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the shark in the wave … possibly

shark

relax man, no worries ok …

Everytime this pic is re-generated a large group of extremely vociferous nuisances come out of the clouds and scoff at the generally held belief that the black fast moving shape that has appeared in front of this very unlucky fellow for just a bowel loosening instant, is in fact a bloody porpoise  .. !!

This is held in scientific dispute and we submit the following as a reasonable argument:

An articulate and well-funded research project conducted by the Ponds Institute of Australia and headed by a Professor Clividian Elthvers B.S.M,. K.Baa., ACCR., BMW., B.Hons., Ph.D., AART., I.N.Do.,  refutes this unlearned position and amongst his most recent findings (refer Blaxton Press Publ., 2009. The Monogamy of Salt Water Carnivores. P199) he states that to be able to discern the difference between a shark and a porpoise in this particular situation is beyond the cognitive abilities of mortal man - ie; chap in photo, above.

- as is irrefutably evidenced by this table of time-elapsed recognitive mental synapses re-produced below. (refer Chambers Publ., 2007. The Timing Relationship of a Nightmare Scenario and the Immediate Evacuative Bowel Instinct of Homo Sapiens. P683. Dr Sturit Winesome BBFW., SWLNT., B.Hons. Darts.)

~

(a) There is a black shadow in the water. … ! .0001 of a second  

(b) It is one metre away from me. .!.. .00015 of a second

(c) It has a FIN … ! .000155 of a second

(d) I’m going to die now. … . .000000111 of a second

~

We follow with a complete renunciation of their base premise:

The porpoise believers <sic> argue that although the silhouette of the dorsal fin is not itself a clear indication of the nature of the beast, they do righteously point out the disposition of the Big Black Beasts’s tail fluke.

‘ It’s HORIZONTAL, ‘ they crow belligerently from their dusty ledgers, their book-lined studies, their academic pulpits –  those fat-arsed bastards (not you dear reader, never you).

What these idle scoffers have never taken the time to study is the relationship between (1)  the speed at which the Beasty is moving, and (2) the state of the nearsight-ocular capacity of the very unlucky fellow confonted with the vision (chap in photo, as before) and (3) The Snell-Descartes Law of Refraction.

Demonstrated in simple form here for those whose knowledge of the subject matter is incomplete:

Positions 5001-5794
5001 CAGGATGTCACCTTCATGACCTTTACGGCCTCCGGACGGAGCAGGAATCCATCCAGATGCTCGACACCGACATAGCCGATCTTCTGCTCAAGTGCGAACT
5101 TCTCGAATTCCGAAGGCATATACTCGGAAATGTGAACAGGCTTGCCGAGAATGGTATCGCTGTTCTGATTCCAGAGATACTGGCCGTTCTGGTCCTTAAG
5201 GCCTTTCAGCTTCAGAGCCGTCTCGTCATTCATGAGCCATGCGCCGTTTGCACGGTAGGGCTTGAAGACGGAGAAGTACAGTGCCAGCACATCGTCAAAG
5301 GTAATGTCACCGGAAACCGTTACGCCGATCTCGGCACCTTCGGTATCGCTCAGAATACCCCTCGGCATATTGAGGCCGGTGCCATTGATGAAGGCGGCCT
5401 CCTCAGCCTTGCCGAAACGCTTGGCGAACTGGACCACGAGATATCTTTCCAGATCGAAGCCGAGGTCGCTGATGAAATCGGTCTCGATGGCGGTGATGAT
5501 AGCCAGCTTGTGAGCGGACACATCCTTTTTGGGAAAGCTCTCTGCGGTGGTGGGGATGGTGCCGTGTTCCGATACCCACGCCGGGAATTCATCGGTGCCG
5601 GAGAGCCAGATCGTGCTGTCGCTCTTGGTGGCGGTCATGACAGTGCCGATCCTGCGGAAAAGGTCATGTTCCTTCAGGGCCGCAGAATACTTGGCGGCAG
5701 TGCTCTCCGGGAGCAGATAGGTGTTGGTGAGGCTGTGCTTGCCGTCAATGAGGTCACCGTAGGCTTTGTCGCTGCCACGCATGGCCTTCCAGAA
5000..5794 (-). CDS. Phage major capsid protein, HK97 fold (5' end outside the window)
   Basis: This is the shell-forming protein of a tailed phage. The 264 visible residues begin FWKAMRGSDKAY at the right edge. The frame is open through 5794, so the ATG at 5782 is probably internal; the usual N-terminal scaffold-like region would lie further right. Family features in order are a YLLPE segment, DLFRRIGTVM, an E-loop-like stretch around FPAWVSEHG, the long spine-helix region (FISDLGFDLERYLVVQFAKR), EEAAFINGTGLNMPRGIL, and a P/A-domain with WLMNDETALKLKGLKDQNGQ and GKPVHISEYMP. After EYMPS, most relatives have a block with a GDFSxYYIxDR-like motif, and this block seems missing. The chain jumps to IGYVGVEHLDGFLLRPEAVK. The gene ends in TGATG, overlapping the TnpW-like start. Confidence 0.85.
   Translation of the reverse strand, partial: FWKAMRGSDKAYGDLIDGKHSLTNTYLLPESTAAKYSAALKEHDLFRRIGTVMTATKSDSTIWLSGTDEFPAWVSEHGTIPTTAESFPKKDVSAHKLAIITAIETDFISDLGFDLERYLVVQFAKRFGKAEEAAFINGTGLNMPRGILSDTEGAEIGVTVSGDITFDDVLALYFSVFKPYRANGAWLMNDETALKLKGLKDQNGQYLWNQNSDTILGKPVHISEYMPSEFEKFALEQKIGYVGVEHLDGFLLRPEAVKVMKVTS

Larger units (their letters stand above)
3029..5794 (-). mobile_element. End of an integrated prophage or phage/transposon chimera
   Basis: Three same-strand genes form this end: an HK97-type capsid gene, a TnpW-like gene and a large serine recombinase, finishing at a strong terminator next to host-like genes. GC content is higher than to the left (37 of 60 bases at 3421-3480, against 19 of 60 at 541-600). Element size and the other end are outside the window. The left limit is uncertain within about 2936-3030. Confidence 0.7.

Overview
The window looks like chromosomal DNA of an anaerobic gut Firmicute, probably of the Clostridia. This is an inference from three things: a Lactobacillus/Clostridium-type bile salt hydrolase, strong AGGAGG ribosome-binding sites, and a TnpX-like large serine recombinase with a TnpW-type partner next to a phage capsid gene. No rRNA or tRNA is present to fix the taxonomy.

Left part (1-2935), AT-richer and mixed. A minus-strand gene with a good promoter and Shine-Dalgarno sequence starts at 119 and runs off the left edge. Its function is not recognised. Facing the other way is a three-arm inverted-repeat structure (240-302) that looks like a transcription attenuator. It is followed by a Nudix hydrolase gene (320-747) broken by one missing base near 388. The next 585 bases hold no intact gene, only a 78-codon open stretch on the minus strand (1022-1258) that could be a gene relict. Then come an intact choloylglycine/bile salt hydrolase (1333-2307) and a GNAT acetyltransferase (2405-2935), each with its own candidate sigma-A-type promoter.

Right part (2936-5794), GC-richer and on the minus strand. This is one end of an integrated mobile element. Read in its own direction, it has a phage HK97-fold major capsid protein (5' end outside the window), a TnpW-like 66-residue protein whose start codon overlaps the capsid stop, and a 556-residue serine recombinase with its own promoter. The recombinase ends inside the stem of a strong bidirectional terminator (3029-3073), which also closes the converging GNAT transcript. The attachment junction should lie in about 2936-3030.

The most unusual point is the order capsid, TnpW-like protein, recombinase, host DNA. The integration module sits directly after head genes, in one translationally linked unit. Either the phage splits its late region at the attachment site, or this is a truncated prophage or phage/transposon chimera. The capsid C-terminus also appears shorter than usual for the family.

Snell’s law states that the ratio of the sines of the angles of incidence and refraction is equivalent to the ratio of phase velocities in the two media, or equivalent to the opposite ratio of the indices of refraction:

This is an axiom, and we all probably have it memorised. My apologies if I’m seen to be going over old ground.

\frac{\sin\theta_1}{\sin\theta_2} = \frac{v_1}{v_2} = \frac{n_2}{n_1}
~
Refraction of light at the interface between two media of different refractive indices, with n2 > n1. Since the velocity is lower in the second medium (v2 < v1), the angle of refraction θ2 is less than the angle of incidence θ1; that is, the ray in the higher-index medium is closer to the normal.
Now how could it be simpler eh?  This is a basic human understanding, almost instinctive. I’m surprised you asked.
~
- and P is the Poor Fellow, Q is Quite a Big Underwater Beasty and in other words, what you are seeing is not precisely what is there. Ipso facto.
~
Now that all that has been made clear we consider the entire matter finalised and closed. Nec ista sollicitudine (Lat)
~
However ….
The Vector Form – Just in case what has been explained ^ has left you unconvinced.
Given a normalized light vector l (pointing from the light source toward the surface) and a normalized plane normal vector n, one can simply work out the normalized reflected and refracted rays: Quite a basic mathematical equation really.
\cos\theta_1=\mathbf{n}\cdot (-\mathbf{l})
\cos\theta_2=\sqrt{1-\left(\frac{n_1}{n_2}\right)^2\left(1-\left(\cos\theta_1\right)^2\right)}
\mathbf{v}_{\mathrm{reflect}}=\mathbf{l}+\left(2\cos\theta_1\right)\mathbf{n}
- still with us ? Perhaps if you sat up a little straighter.
\mathbf{v}_{\mathrm{refract}}=\left(\frac{n_1}{n_2}\right)\mathbf{l} + \left( \frac{n_1}{n_2}\cos\theta_1 - \cos\theta_2\right)\mathbf{n}
- couldn’t be more obvious could it. A simple and basic parameter.

Note: \mathbf{n}\cdot(-\mathbf{l}) must be positive. Otherwise, use the following combination of refractive indices, these cosines may of course be used in the Fresnel Equations (carefully now)

\mathbf{v}_{\mathrm{refract}}=\left(\frac{n_1}{n_2}\right)\mathbf{l} + \left(-\frac{n_1}{n_2}\cos\theta_1 + \cos\theta_2\right)\mathbf{n}.
- nearly there. 

Simple Example, laughable in fact:

\mathbf{l}=\{0.707107, -0.707107\},~\mathbf{n}=\{0,1\},~\frac{n_1}{n_2}=0.9
- problem? 
\mathbf{~}\cos\theta_1=0.707107,~\cos\theta_2=0.771362
\mathbf{v}_{\mathrm{reflect}}=\{0.707107, 0.707107\} ,~\mathbf{v}_{\mathrm{refract}}=\{0.636396, -0.771362\}
- done.
~ ~ ~ ~ ~ ~ ~ ~ ~ 
Succinctly put in our view, and as demonstrated just as clearly below for the less mathematically inclined.
We suggest that you do not stare at this graphic for longer than 30 seconds at a time – you may go blind.
2 Comments Post a comment
  1. This blog never fails to make me smile – or like today – laugh.

    July 1, 2011
  2. Rusty Steele #

    Hehehehe…. BMW… Heheh

    July 1, 2011

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